This is another of the last five psalms that have no title in the Hebrew text, but each of these last five begin and end with Hallelujah or Praise the LORD!
A. The praise of God’s people.
1. (1) Praising Yahweh with a new song.
Praise the LORD!
Sing to the LORD a new song,
And His praise in the assembly of saints.
a. Praise the LORD: The last five of the 150 collected psalms begin and end with this phrase. In many (or most) of the previous songs there was a trouble, crisis, or evil described and brought before the LORD. In these last psalms, it is all praise.
b. Sing to the LORD a new song: God loves to receive the rejoicing and praise of His people expressed in song, especially the new song. The new song can come from an old saint as he or she gains fresh awareness of God’s love and grace.
i. “He is ever new in his manifestations; his mercies are new every morning; his deliverances are new in every night of sorrow; let your gratitude and thanksgivings be new also.” (Spurgeon)
c. And His praise in the assembly of saints: It is wonderful for the individual saint to offer praise to God; it is even better and greater to do so in the assembly of saints. The community of God’s people makes praise all the richer, especially praise offered in song.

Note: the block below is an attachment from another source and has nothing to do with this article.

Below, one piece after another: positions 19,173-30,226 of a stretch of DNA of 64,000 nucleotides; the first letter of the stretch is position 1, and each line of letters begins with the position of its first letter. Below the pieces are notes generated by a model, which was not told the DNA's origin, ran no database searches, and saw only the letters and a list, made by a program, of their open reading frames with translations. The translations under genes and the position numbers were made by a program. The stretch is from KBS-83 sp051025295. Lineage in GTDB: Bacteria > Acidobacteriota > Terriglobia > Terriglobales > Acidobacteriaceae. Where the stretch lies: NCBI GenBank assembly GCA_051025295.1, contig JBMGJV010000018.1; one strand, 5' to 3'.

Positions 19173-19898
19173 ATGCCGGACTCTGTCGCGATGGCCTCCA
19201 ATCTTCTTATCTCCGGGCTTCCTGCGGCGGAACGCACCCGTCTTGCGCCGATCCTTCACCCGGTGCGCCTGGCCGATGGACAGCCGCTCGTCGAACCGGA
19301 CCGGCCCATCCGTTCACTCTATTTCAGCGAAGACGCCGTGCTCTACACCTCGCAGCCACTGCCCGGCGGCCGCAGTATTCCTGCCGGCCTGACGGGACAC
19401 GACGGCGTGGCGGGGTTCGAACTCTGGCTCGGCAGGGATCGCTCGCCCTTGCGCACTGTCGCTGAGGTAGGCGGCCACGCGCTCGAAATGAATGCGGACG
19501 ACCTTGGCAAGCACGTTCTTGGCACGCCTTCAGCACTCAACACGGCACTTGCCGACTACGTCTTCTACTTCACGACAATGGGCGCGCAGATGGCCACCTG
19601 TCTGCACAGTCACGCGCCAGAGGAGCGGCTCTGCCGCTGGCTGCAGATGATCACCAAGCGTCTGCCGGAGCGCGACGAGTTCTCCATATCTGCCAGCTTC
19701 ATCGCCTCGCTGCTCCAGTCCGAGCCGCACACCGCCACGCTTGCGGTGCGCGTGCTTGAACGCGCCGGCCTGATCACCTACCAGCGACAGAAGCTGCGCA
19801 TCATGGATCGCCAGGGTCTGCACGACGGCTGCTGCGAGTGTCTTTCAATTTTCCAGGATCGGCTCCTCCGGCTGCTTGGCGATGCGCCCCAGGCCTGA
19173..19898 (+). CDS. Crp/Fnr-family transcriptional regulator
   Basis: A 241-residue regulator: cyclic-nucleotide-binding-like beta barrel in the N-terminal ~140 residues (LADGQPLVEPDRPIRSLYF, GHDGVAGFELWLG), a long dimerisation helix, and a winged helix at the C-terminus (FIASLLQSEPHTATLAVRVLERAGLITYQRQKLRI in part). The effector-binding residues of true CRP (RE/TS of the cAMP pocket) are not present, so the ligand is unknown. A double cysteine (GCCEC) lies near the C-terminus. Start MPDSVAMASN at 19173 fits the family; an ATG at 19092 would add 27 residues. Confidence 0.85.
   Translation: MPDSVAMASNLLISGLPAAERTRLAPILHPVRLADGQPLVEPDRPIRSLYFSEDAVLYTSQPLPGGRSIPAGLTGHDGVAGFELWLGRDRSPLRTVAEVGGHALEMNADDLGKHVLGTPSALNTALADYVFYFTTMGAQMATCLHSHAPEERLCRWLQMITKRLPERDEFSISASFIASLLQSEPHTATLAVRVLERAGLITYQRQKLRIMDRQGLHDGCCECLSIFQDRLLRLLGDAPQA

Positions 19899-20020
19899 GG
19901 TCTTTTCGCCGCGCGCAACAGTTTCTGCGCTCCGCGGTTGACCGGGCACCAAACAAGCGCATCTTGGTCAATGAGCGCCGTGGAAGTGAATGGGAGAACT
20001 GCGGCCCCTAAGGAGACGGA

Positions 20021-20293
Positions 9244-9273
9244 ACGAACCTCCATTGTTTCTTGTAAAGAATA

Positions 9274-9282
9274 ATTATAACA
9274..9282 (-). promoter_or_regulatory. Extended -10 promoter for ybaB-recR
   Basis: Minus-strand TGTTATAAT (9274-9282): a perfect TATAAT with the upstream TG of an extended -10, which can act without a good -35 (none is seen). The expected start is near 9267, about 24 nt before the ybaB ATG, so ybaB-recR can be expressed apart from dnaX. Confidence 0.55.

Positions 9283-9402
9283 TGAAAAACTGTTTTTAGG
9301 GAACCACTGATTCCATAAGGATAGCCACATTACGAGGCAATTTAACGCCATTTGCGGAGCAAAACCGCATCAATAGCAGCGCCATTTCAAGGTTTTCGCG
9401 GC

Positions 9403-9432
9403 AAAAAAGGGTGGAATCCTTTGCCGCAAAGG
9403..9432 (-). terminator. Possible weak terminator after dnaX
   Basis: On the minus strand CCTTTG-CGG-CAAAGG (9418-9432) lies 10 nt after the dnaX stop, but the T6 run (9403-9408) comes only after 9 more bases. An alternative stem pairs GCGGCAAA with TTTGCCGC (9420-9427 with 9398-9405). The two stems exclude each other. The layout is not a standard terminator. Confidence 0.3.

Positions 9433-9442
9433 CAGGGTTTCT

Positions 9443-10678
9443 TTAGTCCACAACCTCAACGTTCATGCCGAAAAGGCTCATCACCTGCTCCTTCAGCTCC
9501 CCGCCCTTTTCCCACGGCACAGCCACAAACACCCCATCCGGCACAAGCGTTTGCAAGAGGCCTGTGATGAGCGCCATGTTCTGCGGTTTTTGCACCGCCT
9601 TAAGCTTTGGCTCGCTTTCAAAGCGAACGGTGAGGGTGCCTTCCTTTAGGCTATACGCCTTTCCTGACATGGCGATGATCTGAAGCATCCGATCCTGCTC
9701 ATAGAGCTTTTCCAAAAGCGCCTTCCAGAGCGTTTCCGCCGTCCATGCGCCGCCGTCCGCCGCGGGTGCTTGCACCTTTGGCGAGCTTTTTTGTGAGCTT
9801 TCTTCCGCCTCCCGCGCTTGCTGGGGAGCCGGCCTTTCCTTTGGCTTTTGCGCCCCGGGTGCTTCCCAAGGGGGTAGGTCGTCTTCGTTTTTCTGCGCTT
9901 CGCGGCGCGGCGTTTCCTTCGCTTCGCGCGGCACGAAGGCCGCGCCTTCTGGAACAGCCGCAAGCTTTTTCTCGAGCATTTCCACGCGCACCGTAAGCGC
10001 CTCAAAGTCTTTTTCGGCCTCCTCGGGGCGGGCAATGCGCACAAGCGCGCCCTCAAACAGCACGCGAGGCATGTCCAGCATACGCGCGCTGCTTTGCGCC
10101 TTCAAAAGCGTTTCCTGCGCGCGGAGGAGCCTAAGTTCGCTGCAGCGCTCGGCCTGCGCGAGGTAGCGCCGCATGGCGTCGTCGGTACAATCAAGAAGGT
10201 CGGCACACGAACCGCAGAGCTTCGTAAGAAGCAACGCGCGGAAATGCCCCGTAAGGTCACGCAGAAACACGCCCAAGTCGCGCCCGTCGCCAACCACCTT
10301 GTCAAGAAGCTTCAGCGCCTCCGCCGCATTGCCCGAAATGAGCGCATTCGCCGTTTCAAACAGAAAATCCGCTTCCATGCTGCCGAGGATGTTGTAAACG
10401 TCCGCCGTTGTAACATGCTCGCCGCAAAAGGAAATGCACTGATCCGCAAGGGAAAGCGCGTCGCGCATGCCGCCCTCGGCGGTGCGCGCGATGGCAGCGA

2. (2-4) The pleasure of true praise.
Let Israel rejoice in their Maker;
Let the children of Zion be joyful in their King.
Let them praise His name with the dance;
Let them sing praises to Him with the timbrel and harp.
For the LORD takes pleasure in His people;
He will beautify the humble with salvation.
a. Let Israel rejoice in their Maker: If one ever lacked for reasons to praise God, there is one great reason that is always at hand. It is always right and honorable for us to praise and rejoice in our Creator.
i. “The starting point for us creatures must be our acknowledgment of the Creator, since it is only when we have begun to know God as our Creator that we can appreciate what we owe him and understand how we have failed to praise and thank him properly.” (Boice)
b. Let the children of Zion be joyful in their King: God is the Maker of all humanity, but is recognized as King only over His people. This recognition is a source of incomparable joy to His people, who realize they could never hope for a ruler greater in love, wisdom, and power.
i. It is common for people to be joyful over a political leader or a head of state. The visit of such a ruler is treated as a happy, special occasion. Believers regard it is a special and joyful thing to recognize and enjoy the presence of their King.
ii. “The true splendor of kings lies not in what their people do for them, but in what they do for their people: and herein our Lord excelleth all the princes that ever lived.” (Spurgeon)
c. Let them praise His name with the dance: The joy among God’s people in their Creator and King was evidenced by dance, song, and instrumental music. These were happy expressions of gratitude, and show that God approves of and encourages such happiness among His people.